"The Mormon Defense League" is out. "MormonVoices" is in.
That change became official Monday, when the Foundation for Apologetic Information and Research announced a name change for its website aimed at defending the teachings and practices of The Church of Jesus Christ of Latter-day Saints.
FAIR is a non-profit organization that, according to a press release, is operated by "self-motivated Mormons who seek to improve the public understanding about the church" through conferences, workshops and scholarly articles posted on the organization's websites. While it is dedicated to "providing well-documented answers to criticisms of the doctrine, beliefs and practices" of the LDS Church, it is not owned, controlled by or affiliated with the church.
The name change for the "Defense" website "better reflects our desire to help Mormons become involved in online discussions where positive representation of the church is needed to offset offensive stereotypes and misinformation," said FAIR president Scott Gordon.
The Mormon Defense League was a new FAIR project announced during FAIR's annual conference last August. At the time Gordon indicated the effort was intended to be "a resource for journalists" who find themselves writing about Mormonism in political, sports or other news contexts.
"Religion writers tend to do a good job," Gordon said. "Problems come when you get political writers or sports writers who are not as familiar with the nuances of the religion. So when you get a Mitt Romney, Jon Huntsman or a Harry Reid, and someone makes a comment, the journalist may unknowingly pass on something that Mormons consider to be very bigoted, malicious or just inaccurate."
The new website was launched as part of an effort to monitor news reports in search of errors and misrepresentation. "If somebody writes something — whether a journalist or even a politician — that is egregiously bad, we will correct them," Gordon said in August.
And they will continue to do so under the new name of MormonVoices, according to John Lynch, FAIR chairman and a managing director of MormonVoices, who believes that the name change is important to help clarify what FAIR is hoping to accomplish as a source of information for those who have questions about Mormonism as well as for members of the church who wish to respond to those questions.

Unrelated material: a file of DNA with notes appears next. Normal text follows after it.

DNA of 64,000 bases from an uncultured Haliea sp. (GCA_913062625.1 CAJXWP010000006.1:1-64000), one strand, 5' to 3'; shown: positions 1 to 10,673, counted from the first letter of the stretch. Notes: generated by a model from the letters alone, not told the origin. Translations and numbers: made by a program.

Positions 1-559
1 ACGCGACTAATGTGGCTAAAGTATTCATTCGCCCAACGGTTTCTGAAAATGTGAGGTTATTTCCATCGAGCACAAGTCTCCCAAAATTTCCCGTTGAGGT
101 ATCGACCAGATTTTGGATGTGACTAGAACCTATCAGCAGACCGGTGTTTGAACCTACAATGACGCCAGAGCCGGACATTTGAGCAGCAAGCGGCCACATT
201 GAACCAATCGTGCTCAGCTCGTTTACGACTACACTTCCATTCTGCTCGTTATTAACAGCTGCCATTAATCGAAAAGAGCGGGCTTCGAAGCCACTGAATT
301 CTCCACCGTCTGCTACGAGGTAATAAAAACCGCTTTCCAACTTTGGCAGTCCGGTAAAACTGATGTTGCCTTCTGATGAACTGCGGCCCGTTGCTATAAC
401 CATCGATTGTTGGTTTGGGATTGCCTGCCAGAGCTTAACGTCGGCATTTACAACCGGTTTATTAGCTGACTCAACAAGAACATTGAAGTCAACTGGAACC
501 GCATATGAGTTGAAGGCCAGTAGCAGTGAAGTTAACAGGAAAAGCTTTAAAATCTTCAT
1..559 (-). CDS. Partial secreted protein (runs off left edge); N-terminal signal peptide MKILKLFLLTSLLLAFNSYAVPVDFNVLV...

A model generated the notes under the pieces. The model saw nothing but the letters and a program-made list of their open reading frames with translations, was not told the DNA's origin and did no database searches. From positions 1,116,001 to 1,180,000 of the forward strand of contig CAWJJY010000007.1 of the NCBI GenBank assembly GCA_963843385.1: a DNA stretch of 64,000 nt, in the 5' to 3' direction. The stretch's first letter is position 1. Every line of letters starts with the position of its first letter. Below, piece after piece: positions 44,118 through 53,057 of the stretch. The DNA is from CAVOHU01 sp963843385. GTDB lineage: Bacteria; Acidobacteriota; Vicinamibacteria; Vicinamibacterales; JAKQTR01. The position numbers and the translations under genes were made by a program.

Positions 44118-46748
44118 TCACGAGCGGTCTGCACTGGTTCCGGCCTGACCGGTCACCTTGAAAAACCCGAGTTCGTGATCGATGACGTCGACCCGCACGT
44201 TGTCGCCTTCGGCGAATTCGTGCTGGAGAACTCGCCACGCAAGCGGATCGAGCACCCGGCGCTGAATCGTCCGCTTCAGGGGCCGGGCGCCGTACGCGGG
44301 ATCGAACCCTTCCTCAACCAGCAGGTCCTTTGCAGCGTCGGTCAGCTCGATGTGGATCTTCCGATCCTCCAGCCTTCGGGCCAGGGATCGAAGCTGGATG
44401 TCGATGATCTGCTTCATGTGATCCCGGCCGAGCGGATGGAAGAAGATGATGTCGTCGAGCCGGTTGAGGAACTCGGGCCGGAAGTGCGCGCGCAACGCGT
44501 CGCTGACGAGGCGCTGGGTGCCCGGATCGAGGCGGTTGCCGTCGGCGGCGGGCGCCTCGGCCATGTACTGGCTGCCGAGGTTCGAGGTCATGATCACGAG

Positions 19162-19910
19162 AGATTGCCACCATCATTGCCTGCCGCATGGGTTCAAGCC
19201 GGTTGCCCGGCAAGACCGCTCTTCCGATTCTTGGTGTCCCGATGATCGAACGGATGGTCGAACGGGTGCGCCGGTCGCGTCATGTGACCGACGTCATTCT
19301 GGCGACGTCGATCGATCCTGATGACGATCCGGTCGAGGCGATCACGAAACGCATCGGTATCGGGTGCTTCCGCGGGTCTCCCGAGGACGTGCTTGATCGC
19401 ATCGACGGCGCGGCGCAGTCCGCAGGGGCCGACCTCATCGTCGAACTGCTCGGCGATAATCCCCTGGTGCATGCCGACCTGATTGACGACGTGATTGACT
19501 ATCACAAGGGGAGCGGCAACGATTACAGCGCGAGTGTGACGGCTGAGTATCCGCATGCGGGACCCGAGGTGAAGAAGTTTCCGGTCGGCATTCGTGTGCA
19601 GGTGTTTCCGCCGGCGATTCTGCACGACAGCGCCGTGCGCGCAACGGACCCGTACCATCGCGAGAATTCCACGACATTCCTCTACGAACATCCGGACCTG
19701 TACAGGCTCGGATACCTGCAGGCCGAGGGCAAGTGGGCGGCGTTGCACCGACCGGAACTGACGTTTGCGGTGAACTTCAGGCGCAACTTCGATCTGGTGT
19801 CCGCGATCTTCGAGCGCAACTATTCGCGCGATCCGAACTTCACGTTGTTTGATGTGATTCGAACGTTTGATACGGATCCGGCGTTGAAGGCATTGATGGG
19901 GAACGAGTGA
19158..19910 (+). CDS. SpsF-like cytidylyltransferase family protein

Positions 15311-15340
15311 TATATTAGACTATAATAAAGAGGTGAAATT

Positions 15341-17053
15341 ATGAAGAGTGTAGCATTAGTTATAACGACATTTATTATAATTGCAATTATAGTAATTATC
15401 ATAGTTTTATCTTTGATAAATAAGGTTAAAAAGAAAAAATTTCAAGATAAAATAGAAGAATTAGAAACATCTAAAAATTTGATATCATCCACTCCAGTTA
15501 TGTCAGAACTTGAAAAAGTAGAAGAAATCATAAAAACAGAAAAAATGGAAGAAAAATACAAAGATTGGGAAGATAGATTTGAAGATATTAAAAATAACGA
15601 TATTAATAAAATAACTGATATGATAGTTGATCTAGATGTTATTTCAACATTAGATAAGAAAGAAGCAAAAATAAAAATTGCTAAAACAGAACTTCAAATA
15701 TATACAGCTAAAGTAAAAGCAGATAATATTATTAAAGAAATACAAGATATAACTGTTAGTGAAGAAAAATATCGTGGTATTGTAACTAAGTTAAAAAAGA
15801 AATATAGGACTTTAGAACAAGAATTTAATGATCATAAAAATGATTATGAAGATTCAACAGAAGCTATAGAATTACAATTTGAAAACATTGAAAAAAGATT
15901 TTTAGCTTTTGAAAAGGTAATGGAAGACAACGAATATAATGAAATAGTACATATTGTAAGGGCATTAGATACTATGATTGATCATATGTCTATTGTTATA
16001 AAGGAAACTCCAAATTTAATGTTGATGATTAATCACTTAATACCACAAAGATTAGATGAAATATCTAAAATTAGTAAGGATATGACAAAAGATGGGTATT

"As an organization we will continue to publicly stand up for the LDS Church and correct misinformation spread by public figures," Lynch said. But the new name is less confrontational and more outreach-oriented, and "more clearly reflects our approach and fits well with the admonition by our leaders (for church members) to get involved online."
"In the current politically charged environment where issues of Mormon beliefs are frequently discussed, Mormons increasingly want to properly represent themselves and not let stereotypes and caricatures remain," Gordon explained. "Through the website we want to empower members of the church to respond to the articles that are appearing in the press."
He cited a recent general conference address by Elder L. Tom Perry of the LDS Church's Quorum of the Twelve Apostles, who said: "The growing visibility and reputation of the church presents some remarkable opportunities to us as its members. We can help 'disabuse the public mind' and correct misinformation when we are portrayed as something we are not. More important, though, we can share who we are."
According to Gordon, anyone can go to the new website to get "accurate information about issues regarding The Church of Jesus Christ of Latter-day Saints." The site will feature "corrections regarding common misconceptions are provided, along with a 'FactCheck' service for writers and others who want to verify the accuracy of information regarding the Church, its doctrines, teachings or history."
The main FAIR website, www.fairlds.org, will remain unchanged.
FAIR is a non-profit organization that is operated by "self-motivated Mormons who seek to improve the public understanding about the church." While it is dedicated to "providing well-documented answers to criticisms of the doctrine, beliefs and practices" of the LDS Church, it is not owned, controlled by or affiliated with the church.
In other FAIR-related news, the Mormon FAIR-Cast was honored last weekend with a People's Choice Podcast Award for best podcast in the "Religion Inspiration" category. The annual awards are voted upon by listeners, with nearly 1.5 million listeners casting votes in this year's awards. The Mormon FAIR-Cast is co-hosted by Blair Hodges and Steve Densley Jr., and features interviews, FAIR conference addresses and audio versions of FAIR articles on various LDS-related issues.
The Mormon FAIR-Cast can be found at www.fairblog.org.
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